It takes a unique breed of person to perform improv comedy — they have to be quick, sensitive to others, and, most importantly, really smart. Toronto-based improv group National Theatre of the World takes things a step further with their show Impromptu Splendor, which is inspired by the works of famous playwrights.
Matt Baram, Ron Pederson, and Naomi Snieckus study the works of the likes of Oscar Wilde, Anton Chekhov, and David Mamet before taking the stage and improvising an hour-long show based around audience suggestions.
We recently caught up with the trio to talk about their upcoming performance, the art of improvisation, and Two and a Half Men.
City Paper: First, give us the basics.
Ron Pederson: Impromptu Splendor is a thrilling, critically acclaimed full-length improvised play paying homage to the world's greatest playwrights and authors.
Naomi Snieckus: We are self-directed, which is just another way of saying that we're far too difficult to listen to anyone tell us what to do.
CP: How did you guys get involved withthe company?
RP: The company was formed in a place where all great ideas come from: a bar.
Matt Baram: I thought you were going to say washroom.
RP: You mean bathroom. Americans say bathroom.
MB: Sorry, bathroom. That's where all of my great ideas come from.
NS: We came up with the concept in 2008 with the intent to bring a new sophistication to the art form and to meld the theater and improvisation worlds together.
CP: Can you tell us about the format of the show?
RP: The cast prepares by studying the works of a particular playwright. We design a simple set, choose a little music, and pick simple costume pieces. On the night of the show, we interview the audience about what is happening in their lives for suggestions. The audience also titles the play. The rest is spontaneously negotiated to hilarious and moving results.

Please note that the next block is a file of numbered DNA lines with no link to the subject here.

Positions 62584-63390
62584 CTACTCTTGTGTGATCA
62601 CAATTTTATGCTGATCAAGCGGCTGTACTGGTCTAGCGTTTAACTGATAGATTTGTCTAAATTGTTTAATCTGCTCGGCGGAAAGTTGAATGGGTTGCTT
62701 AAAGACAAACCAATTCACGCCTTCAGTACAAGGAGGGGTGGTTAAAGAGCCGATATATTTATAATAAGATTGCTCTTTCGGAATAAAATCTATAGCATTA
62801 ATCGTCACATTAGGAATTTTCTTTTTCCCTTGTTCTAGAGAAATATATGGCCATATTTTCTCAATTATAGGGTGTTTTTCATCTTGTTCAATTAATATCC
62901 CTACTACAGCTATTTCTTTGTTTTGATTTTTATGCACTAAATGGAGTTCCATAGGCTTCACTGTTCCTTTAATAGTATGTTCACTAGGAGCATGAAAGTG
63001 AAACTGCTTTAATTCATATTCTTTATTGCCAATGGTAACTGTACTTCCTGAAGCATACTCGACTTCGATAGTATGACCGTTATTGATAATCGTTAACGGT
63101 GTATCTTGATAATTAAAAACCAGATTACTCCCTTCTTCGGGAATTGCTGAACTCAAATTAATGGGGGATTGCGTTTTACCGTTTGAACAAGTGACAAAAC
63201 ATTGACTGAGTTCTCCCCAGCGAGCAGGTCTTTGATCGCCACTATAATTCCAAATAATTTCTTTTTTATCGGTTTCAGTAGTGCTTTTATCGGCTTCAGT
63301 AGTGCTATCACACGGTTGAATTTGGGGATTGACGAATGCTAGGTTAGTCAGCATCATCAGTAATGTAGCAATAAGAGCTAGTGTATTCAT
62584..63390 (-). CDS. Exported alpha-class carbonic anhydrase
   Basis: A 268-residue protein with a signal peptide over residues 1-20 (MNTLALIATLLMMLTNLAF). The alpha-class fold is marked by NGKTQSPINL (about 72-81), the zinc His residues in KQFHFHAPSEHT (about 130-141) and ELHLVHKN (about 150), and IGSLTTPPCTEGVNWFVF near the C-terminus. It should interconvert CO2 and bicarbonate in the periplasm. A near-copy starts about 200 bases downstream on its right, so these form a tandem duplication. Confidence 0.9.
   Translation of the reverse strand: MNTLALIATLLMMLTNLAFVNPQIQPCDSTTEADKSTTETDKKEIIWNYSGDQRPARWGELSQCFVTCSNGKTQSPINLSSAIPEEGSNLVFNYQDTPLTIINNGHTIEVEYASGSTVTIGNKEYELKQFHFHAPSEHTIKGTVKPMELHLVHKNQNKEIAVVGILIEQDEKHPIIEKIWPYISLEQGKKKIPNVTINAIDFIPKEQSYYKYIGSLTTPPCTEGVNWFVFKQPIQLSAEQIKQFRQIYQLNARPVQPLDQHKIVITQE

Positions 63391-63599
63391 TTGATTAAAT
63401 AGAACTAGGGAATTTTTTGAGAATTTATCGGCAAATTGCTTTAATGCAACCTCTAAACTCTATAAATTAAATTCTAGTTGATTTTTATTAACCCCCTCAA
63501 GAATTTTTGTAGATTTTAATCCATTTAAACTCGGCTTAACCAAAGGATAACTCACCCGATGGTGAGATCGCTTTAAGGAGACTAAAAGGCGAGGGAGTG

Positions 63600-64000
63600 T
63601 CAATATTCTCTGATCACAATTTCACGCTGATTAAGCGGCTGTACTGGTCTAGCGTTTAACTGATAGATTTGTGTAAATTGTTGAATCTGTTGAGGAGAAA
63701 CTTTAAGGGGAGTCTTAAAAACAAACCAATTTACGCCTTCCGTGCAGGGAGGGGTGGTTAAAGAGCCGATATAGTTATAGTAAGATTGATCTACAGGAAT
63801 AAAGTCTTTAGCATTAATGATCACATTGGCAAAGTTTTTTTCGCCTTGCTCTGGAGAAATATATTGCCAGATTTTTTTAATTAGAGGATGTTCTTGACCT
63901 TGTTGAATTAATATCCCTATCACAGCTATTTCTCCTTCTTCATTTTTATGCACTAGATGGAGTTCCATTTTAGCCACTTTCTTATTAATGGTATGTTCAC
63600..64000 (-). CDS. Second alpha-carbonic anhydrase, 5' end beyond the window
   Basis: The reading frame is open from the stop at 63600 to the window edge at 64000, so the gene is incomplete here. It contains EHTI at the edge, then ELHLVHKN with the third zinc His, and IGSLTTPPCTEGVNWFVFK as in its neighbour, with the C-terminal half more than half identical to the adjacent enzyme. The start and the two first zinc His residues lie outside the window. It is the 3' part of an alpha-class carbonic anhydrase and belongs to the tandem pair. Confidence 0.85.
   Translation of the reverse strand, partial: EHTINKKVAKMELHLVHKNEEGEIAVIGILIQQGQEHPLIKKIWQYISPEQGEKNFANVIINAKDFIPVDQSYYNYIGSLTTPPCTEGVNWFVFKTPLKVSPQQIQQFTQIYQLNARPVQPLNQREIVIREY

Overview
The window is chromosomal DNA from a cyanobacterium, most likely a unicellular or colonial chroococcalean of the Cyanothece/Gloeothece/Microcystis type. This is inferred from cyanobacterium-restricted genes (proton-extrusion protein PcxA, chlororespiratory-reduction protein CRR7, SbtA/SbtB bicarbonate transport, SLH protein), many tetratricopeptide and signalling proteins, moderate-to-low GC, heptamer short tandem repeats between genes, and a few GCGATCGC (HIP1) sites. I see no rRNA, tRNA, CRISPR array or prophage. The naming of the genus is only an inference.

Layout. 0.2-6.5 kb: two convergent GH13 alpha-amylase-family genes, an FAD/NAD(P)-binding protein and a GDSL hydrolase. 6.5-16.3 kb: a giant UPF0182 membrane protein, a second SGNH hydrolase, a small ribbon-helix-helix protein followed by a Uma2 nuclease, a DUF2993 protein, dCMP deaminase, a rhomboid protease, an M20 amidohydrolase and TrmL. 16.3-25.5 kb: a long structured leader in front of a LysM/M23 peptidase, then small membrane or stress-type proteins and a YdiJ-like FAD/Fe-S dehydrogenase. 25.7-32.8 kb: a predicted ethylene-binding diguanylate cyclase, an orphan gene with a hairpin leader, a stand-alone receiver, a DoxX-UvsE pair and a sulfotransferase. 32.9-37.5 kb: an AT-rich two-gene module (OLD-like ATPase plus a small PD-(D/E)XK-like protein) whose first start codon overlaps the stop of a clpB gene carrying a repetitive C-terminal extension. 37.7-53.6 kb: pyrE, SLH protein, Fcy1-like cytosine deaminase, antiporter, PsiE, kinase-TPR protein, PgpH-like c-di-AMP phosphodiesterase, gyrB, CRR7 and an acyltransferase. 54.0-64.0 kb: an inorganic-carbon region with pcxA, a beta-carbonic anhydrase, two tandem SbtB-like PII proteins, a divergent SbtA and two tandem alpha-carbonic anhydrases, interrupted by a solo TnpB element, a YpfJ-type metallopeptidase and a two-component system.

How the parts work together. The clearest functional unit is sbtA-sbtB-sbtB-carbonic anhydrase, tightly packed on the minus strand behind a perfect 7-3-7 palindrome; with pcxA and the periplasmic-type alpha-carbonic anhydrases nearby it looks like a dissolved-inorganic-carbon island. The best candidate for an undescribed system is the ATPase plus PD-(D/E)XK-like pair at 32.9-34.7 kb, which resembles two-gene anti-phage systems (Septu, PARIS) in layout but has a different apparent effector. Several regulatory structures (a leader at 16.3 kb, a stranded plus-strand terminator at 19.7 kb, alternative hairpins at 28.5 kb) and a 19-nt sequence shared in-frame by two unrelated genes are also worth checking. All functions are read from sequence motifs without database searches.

CP: What can viewers expect fromyour performances?
MB: I prefer that viewers keep their expectations extremely low. It's way easier to blow someone's mind when they think you're terrible.
NS: Viewers can expect to be involved. They are helping us write these plays on our feet. The element of asking the audience about their experiences and then fusing it with the narrative of an improvised play make the evening very collaborative. But not to worry, we won't bring anyone on stage or ask them to do anything embarrassing.
CP: Why should Charleston care about improv?
MB: You don't have to care about a thing in order to watch it. How else do you explain the success of Two and a Half Men?
RP: Any town with a theater in it should explore the magic of improvisation, as it's the most instant way to tell a story about what's happening in the community at that very moment. It's also fun and hilarious!